I am the first person in the room to say…Guest Blogger Kelsey Kortebein

After a summer of racial reckoning in response to the death of George Floyd, Kelsey was moved to share her own family’s experiences with racial profiling and racism. As a white woman with a Black partner and children, she aims to use her storytelling and personal journey to provide an inside look into what multiracial families experience. It is her hope to enlighten, inspire and spur readers into action in the fight against racial injustice.

Kelsey and her Ghanaian partner have two children together and currently live in West Lafayette, Indiana. She is pursuing a Bachelor’s degree in Communications and loves to write, play the piano, travel and spend time outdoors with her family in her spare time. Read below as she shares her thoughts.

I am the first person in the room to say…

As a white woman who loves a Black man and biracial children,that I have my own racist ideas to confront and actively unlearn every day.

Yes, you read that right.

Loving Black family members, friends and the Black community is not a token of immunity from holding prejudice and racism in our hearts.

I am the first person to say I didn’t know that confederate memorabilia are racist and painful reminders to the African American community.

I am the first person to say I didn’t understand that Colin Kaepernick’s kneeling was a signal of distress from Black Americans who are not granted the freedoms described in our National anthem.


I am the first person to say I didn’t know the KKK is deeply active and lynchings still occur.

I am the first person to say I didn’t know the policing system was not designed to protect Black people; in fact, it was designed to do just the opposite.

These devastating truths slapped me across the face, year after year during my relationship with a Black man, while my eyes slowly opened up to his world that I had no idea existed.

And if you are white like me, you probably didn’t know or don’t believe it either.

It’s easier to hold onto ignorance when we receive nothing but respect and protection when we call 911.

It’s too painful to accept the reality of police brutality when our loved ones are police officers.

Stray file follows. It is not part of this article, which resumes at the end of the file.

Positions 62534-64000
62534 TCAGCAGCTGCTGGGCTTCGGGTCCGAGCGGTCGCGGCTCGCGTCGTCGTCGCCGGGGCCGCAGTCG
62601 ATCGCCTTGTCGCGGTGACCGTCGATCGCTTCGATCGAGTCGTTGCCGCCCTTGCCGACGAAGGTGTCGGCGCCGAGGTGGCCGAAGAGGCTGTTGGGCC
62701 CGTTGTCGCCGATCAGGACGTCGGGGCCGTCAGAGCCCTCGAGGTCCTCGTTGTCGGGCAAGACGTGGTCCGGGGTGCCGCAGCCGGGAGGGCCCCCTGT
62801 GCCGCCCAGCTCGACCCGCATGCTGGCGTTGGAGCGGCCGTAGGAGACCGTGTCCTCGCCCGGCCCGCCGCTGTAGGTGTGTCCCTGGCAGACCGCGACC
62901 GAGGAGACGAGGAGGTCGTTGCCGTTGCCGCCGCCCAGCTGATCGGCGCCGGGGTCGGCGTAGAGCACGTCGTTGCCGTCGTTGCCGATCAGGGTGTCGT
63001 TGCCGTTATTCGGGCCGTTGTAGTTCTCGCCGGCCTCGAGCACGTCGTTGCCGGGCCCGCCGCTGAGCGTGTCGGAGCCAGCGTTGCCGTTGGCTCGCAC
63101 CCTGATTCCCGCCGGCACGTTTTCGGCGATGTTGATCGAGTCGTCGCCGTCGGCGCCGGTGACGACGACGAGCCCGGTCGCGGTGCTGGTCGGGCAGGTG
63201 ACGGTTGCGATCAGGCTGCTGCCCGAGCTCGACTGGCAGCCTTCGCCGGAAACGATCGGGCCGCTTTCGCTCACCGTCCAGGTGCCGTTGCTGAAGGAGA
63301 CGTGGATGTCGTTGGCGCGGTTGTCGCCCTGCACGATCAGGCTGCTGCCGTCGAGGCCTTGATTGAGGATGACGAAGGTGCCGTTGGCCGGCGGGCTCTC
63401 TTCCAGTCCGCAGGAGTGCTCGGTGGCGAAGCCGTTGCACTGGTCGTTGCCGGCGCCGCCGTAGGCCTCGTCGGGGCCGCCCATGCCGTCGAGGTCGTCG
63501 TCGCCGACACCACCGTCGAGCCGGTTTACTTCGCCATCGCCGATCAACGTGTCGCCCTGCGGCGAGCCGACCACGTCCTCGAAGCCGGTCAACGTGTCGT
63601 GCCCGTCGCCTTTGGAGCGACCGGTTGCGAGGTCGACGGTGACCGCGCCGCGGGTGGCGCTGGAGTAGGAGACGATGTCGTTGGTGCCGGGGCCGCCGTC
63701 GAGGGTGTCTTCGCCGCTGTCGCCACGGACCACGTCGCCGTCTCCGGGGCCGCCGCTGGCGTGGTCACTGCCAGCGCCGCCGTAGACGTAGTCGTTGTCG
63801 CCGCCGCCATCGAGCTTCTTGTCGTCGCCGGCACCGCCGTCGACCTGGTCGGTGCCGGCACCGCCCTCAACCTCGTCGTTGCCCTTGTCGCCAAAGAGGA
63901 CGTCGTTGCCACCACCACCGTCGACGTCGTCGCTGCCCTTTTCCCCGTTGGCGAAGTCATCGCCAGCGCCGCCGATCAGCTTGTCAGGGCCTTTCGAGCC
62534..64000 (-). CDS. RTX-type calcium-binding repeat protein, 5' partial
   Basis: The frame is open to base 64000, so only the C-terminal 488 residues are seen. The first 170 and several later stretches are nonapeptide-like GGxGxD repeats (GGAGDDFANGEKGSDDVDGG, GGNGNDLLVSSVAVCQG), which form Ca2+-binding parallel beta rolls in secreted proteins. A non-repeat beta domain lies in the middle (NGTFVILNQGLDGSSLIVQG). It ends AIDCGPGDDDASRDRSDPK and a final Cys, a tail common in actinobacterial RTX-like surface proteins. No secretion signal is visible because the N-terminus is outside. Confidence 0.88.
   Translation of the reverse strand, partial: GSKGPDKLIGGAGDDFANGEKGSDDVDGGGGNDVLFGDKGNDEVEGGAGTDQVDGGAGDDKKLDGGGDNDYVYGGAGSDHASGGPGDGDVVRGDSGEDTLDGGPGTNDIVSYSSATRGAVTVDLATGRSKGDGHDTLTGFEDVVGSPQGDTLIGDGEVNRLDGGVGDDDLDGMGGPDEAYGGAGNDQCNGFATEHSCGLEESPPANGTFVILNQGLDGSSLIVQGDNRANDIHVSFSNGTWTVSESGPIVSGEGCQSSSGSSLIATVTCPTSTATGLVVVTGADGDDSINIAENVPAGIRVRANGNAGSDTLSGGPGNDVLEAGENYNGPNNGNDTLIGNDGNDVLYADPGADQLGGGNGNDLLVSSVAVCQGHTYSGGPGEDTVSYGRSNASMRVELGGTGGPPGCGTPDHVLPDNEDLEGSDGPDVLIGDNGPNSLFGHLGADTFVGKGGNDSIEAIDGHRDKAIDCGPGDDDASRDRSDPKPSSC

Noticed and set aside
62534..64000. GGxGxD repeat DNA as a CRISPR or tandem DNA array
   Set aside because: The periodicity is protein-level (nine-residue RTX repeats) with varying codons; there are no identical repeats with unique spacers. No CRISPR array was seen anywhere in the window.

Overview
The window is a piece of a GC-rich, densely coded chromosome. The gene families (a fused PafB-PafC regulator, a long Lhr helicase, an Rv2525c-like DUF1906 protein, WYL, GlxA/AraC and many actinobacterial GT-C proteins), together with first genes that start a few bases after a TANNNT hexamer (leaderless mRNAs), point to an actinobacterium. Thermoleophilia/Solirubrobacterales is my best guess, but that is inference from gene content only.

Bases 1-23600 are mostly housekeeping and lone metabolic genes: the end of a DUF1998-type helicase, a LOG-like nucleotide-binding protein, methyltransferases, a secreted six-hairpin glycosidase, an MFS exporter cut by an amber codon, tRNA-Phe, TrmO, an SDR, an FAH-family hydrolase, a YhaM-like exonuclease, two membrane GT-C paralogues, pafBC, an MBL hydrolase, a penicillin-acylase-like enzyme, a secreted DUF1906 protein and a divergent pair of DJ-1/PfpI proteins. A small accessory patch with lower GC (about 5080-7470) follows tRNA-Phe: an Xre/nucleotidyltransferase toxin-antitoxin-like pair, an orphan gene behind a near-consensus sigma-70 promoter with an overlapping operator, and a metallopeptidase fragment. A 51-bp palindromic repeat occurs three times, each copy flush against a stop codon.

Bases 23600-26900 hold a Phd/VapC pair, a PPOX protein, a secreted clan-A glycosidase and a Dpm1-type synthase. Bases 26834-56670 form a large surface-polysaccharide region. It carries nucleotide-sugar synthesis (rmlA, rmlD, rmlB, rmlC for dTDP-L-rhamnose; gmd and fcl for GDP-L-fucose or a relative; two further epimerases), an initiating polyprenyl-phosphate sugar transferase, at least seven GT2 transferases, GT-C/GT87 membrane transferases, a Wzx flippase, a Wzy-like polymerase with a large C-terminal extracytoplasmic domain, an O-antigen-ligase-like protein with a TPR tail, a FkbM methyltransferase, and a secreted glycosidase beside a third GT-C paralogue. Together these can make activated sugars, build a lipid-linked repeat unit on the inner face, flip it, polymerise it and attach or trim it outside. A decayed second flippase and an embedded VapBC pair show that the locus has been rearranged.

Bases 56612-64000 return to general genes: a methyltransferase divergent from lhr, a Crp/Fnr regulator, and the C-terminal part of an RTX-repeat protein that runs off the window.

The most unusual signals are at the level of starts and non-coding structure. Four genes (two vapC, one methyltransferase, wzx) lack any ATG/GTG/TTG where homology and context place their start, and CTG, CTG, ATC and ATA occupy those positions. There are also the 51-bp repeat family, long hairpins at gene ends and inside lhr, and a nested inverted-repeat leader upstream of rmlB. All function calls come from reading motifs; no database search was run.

No matter how many times I see racial injustice affect my family, I will never grasp the magnitude of trauma andchallenges that Black people face in America.

And you know what inexplicably painful thing twists the knife even deeper?

When your screams of pain are ignored.

When you’re heard, but no one believes.

When your babies are bleeding out in the streets, and people complain about buildings.

When your grief bothers and scares people.

When there isn’t a single thing you can do to invoke concern for your family the way other families are cared for.


When those who condemn you sing about unconditional love in church every Sunday.

When their representation of the Good Samaritan only applies to people who look like them.

When they flip tables over babies being murdered in the womb, but not for the babies that came out of your womb.

When it’s surprising once the screams, marching and fires echo and burn brighter than ever before.

And ultimately, when everyone is relieved as the world slips back into silence, and your pain can be ignored again.

Or until another George Floyd cries out for his mama underneath the knee of a white man, and your unending grief is condemned… once again.


I’m white.


I’ll never have the personal experience. I will always have a lot to un-learn and relearn. 

But if the truth breaks through to just one person, I will continue sharing what I’m learning through my own journey.

I’ll continue because I believe when we know better, we can do better.

And I’ll be damned if I knew better, and I still refused to do better.

-Kelsey Kortebein

You can find more about Kelsey at her blog https://kelseylkort.wixsite.com/blog

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